Why Britain and Argentina are tussling, again, over the Falklands
Britain's decision to send a new, more powerful warship to the Falkland Islands has ignited a long-simmering territorial dispute that came to war decades ago.
Decades of sharp exchanges between Britain and Argentina escalated this week as Argentina reasserted its claim to the Falklands Islands, a territory about 300 miles off the Argentine coast that has been ruled by Britain since 1833. Britain responded, as it always has, that it has no intention of giving the islands up.Skip to next paragraph
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Today, as the 30th anniversary of the two nations’ war over the South Atlantic's Falklands approaches, tensions have risen, with Britain accusing Argentina of “colonialism” for pursuing its claim.
On Jan. 30, Britain announced it was deploying the destroyer HMS Dauntless to the South Atlantic, replacing a less powerful warship that is there now. Today Prince William, second-in-line to the British throne, began his Royal Air Force posting to the Falklands – arriving, as many Argentineans saw it, in “the uniform of the conqueror," even though he is flying a search-and-rescue helicopter.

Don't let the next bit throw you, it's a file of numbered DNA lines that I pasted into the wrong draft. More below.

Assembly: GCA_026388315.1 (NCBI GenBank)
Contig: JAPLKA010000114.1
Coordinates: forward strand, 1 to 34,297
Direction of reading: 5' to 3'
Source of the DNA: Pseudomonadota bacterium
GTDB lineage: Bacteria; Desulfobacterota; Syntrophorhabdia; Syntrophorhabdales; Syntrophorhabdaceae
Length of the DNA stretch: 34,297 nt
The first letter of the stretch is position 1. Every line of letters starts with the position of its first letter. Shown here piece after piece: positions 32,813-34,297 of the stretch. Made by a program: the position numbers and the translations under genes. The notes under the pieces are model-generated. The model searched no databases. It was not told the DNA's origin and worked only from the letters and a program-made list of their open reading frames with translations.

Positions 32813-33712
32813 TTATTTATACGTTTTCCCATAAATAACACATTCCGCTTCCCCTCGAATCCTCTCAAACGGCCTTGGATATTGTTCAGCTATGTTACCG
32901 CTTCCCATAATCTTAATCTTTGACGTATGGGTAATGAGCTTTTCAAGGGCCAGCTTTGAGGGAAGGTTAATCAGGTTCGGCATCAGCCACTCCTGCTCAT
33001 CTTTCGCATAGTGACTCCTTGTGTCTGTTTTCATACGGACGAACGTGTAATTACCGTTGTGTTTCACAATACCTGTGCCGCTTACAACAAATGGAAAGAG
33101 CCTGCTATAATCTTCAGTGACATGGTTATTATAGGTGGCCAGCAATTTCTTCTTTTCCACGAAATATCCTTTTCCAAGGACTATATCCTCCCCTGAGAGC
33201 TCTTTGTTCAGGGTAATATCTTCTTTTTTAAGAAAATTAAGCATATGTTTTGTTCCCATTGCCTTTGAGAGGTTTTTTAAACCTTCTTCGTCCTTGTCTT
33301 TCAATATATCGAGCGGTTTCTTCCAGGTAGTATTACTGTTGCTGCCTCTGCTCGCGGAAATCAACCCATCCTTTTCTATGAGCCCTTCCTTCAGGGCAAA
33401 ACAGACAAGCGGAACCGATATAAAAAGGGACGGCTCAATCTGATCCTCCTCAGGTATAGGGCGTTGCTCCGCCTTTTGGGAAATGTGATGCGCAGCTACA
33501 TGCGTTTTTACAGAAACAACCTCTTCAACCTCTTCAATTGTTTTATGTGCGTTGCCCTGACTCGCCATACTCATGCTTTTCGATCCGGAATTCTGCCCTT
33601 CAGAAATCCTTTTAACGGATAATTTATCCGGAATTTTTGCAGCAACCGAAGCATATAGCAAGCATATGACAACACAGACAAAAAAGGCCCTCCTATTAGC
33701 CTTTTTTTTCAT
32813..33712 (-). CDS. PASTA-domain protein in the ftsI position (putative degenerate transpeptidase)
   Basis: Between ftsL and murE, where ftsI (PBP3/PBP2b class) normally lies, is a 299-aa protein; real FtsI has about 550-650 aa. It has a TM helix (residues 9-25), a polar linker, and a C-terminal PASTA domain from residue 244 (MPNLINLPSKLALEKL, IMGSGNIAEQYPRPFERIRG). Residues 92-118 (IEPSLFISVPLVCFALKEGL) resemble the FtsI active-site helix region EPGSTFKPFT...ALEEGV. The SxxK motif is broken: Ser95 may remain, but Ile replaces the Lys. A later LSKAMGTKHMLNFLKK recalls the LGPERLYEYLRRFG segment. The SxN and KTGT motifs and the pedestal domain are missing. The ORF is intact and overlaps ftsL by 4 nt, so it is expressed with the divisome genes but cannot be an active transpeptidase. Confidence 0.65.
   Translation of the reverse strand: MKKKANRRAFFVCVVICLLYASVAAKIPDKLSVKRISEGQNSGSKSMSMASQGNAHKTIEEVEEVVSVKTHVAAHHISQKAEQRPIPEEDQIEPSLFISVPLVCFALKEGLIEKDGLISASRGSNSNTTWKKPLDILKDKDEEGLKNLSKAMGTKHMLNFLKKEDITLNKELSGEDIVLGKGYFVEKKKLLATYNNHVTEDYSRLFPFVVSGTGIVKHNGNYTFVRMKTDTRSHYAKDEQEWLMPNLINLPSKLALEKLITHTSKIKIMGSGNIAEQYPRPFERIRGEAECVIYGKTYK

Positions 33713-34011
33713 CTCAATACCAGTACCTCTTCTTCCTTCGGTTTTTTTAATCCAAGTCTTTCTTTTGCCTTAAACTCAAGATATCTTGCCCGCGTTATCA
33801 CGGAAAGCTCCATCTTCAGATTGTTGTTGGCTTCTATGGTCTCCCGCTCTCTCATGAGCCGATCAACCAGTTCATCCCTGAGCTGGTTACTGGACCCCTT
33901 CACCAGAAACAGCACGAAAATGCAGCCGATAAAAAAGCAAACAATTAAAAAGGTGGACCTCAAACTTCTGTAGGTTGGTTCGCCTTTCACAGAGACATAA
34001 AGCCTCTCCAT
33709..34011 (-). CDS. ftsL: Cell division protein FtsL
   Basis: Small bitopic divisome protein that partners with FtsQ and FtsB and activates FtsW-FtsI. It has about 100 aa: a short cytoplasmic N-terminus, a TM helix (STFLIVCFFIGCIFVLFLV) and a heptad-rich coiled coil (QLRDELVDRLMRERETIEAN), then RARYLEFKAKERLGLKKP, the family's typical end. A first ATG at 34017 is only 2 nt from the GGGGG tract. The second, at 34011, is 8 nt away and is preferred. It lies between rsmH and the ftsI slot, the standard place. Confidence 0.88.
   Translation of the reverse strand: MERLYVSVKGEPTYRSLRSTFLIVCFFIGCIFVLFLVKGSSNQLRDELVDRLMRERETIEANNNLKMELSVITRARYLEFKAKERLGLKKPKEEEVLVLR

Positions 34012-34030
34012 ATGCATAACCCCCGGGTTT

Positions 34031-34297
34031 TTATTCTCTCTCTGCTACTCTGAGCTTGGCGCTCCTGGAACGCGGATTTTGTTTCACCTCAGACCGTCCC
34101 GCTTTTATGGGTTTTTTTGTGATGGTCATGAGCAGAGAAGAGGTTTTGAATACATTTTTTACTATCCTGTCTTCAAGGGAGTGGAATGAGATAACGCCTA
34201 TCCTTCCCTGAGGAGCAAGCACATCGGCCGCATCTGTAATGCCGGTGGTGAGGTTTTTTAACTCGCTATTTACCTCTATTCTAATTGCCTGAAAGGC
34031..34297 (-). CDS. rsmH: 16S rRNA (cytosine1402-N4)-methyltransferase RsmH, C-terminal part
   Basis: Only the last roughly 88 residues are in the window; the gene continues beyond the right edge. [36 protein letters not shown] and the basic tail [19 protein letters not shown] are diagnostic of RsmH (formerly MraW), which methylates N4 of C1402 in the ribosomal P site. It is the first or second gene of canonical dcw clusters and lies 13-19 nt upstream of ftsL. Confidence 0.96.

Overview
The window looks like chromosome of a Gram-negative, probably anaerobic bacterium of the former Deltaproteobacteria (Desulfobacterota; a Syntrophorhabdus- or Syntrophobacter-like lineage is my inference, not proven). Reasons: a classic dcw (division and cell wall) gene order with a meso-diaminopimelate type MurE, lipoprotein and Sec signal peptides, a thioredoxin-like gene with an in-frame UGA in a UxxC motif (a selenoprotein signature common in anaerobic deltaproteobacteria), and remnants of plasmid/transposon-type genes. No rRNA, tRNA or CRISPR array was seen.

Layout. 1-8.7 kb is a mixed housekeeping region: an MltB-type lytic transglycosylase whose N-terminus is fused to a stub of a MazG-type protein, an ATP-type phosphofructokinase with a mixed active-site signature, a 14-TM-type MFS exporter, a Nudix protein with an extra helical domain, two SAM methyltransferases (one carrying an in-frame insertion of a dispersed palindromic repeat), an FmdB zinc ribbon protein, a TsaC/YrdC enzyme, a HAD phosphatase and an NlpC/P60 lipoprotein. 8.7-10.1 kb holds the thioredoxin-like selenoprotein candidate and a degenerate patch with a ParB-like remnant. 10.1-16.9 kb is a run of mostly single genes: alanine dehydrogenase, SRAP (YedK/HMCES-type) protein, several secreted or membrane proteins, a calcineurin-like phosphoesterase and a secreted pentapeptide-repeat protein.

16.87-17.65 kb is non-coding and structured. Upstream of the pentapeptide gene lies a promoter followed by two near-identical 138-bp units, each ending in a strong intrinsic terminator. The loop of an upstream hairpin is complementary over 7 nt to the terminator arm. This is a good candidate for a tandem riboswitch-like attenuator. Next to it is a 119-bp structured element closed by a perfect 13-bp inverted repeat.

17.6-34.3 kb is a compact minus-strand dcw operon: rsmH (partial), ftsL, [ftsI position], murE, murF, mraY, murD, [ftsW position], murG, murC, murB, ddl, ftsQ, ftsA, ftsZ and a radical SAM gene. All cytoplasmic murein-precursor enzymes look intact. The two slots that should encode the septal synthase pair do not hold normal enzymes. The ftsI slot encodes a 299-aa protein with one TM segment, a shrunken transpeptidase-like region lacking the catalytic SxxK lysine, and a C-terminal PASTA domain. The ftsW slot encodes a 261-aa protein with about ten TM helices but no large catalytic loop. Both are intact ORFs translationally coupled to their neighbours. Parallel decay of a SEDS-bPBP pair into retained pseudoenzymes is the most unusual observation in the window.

The Royal Navy denies either move is significant, saying it has long had a presence in the South Atlantic and the replacement of one warship with another is “routine.”
The two-month Falklands War, which began when Argentina invaded the islands with little warning in 1982, resulted in the death of 255 British and about 650 Argentinean soldiers. After almost three peaceable decades, tensions began to boil over once again in 2010, when British oil companies showed an interest in oil exploration near the Falklands. Argentina decreed that ships passing through its waters to the islands would require permits.
In June 2011, Argentinean President Cristina Fernandez described Britain as a “crass colonial power in decline” after it refused to hold talks over the islands. Britain has said it will only agree to talks if Falkland residents – who are British citizens and wish to remain British, the government argues – request them.